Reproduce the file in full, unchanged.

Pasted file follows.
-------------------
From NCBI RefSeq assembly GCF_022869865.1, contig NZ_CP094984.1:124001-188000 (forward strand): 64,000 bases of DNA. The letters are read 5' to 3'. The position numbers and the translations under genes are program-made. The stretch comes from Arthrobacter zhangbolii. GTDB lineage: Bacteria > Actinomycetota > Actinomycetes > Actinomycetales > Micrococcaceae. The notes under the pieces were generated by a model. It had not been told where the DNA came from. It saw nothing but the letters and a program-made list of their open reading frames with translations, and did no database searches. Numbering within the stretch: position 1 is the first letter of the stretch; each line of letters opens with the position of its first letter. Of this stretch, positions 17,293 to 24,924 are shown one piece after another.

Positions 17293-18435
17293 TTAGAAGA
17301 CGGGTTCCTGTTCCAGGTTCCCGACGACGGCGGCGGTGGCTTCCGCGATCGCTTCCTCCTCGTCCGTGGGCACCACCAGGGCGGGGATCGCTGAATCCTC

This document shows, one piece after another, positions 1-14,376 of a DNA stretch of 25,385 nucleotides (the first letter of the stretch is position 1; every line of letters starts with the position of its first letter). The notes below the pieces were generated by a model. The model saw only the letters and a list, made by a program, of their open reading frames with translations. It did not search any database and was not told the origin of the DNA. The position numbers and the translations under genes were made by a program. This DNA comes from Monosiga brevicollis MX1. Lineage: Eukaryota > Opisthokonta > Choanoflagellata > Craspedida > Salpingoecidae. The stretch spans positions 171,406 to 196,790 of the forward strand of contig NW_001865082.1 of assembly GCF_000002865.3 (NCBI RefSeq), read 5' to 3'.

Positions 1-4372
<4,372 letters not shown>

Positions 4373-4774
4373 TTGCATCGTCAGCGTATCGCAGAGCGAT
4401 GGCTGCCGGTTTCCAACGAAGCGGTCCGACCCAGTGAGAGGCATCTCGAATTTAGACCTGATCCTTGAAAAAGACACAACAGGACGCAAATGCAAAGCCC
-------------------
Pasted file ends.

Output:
From NCBI RefSeq assembly GCF_022869865.1, contig NZ_CP094984.1:124001-188000 (forward strand): 64,000 bases of DNA. The letters are read 5' to 3'. The position numbers and the translations under genes are program-made. The stretch comes from Arthrobacter zhangbolii. GTDB lineage: Bacteria > Actinomycetota > Actinomycetes > Actinomycetales > Micrococcaceae. The notes under the pieces were generated by a model. It had not been told where the DNA came from. It saw nothing but the letters and a program-made list of their open reading frames with translations, and did no database searches. Numbering within the stretch: position 1 is the first letter of the stretch; each line of letters opens with the position of its first letter. Of this stretch, positions 17,293 to 24,924 are shown one piece after another.

Positions 17293-18435
17293 TTAGAAGA
17301 CGGGTTCCTGTTCCAGGTTCCCGACGACGGCGGCGGTGGCTTCCGCGATCGCTTCCTCCTCGTCCGTGGGCACCACCAGGGCGGGGATCGCTGAATCCTC

This document shows, one piece after another, positions 1-14,376 of a DNA stretch of 25,385 nucleotides (the first letter of the stretch is position 1; every line of letters starts with the position of its first letter). The notes below the pieces were generated by a model. The model saw only the letters and a list, made by a program, of their open reading frames with translations. It did not search any database and was not told the origin of the DNA. The position numbers and the translations under genes were made by a program. This DNA comes from Monosiga brevicollis MX1. Lineage: Eukaryota > Opisthokonta > Choanoflagellata > Craspedida > Salpingoecidae. The stretch spans positions 171,406 to 196,790 of the forward strand of contig NW_001865082.1 of assembly GCF_000002865.3 (NCBI RefSeq), read 5' to 3'.

Positions 1-4372
<4,372 letters not shown>

Positions 4373-4774
4373 TTGCATCGTCAGCGTATCGCAGAGCGAT
4401 GGCTGCCGGTTTCCAACGAAGCGGTCCGACCCAGTGAGAGGCATCTCGAATTTAGACCTGATCCTTGAAAAAGACACAACAGGACGCAAATGCAAAGCCC